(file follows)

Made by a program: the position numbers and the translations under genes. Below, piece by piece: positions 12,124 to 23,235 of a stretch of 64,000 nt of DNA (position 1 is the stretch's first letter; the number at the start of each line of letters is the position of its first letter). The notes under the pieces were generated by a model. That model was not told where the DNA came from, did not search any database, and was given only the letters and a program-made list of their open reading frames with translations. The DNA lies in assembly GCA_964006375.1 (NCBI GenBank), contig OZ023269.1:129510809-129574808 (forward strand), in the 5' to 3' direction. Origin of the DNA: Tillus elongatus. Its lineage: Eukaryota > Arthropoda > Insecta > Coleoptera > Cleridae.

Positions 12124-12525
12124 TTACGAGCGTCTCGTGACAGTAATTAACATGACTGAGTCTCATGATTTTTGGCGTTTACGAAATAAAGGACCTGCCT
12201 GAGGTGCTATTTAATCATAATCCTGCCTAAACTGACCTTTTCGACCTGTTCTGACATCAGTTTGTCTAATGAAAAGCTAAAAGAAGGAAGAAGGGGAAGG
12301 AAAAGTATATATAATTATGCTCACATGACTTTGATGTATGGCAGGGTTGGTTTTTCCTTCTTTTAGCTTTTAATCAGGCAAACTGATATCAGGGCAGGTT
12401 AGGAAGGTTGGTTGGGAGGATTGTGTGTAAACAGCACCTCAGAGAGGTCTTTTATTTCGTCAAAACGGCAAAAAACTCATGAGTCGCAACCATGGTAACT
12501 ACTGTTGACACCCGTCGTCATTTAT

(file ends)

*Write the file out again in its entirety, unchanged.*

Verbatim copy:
Made by a program: the position numbers and the translations under genes. Below, piece by piece: positions 12,124 to 23,235 of a stretch of 64,000 nt of DNA (position 1 is the stretch's first letter; the number at the start of each line of letters is the position of its first letter). The notes under the pieces were generated by a model. That model was not told where the DNA came from, did not search any database, and was given only the letters and a program-made list of their open reading frames with translations. The DNA lies in assembly GCA_964006375.1 (NCBI GenBank), contig OZ023269.1:129510809-129574808 (forward strand), in the 5' to 3' direction. Origin of the DNA: Tillus elongatus. Its lineage: Eukaryota > Arthropoda > Insecta > Coleoptera > Cleridae.

Positions 12124-12525
12124 TTACGAGCGTCTCGTGACAGTAATTAACATGACTGAGTCTCATGATTTTTGGCGTTTACGAAATAAAGGACCTGCCT
12201 GAGGTGCTATTTAATCATAATCCTGCCTAAACTGACCTTTTCGACCTGTTCTGACATCAGTTTGTCTAATGAAAAGCTAAAAGAAGGAAGAAGGGGAAGG
12301 AAAAGTATATATAATTATGCTCACATGACTTTGATGTATGGCAGGGTTGGTTTTTCCTTCTTTTAGCTTTTAATCAGGCAAACTGATATCAGGGCAGGTT
12401 AGGAAGGTTGGTTGGGAGGATTGTGTGTAAACAGCACCTCAGAGAGGTCTTTTATTTCGTCAAAACGGCAAAAAACTCATGAGTCGCAACCATGGTAACT
12501 ACTGTTGACACCCGTCGTCATTTAT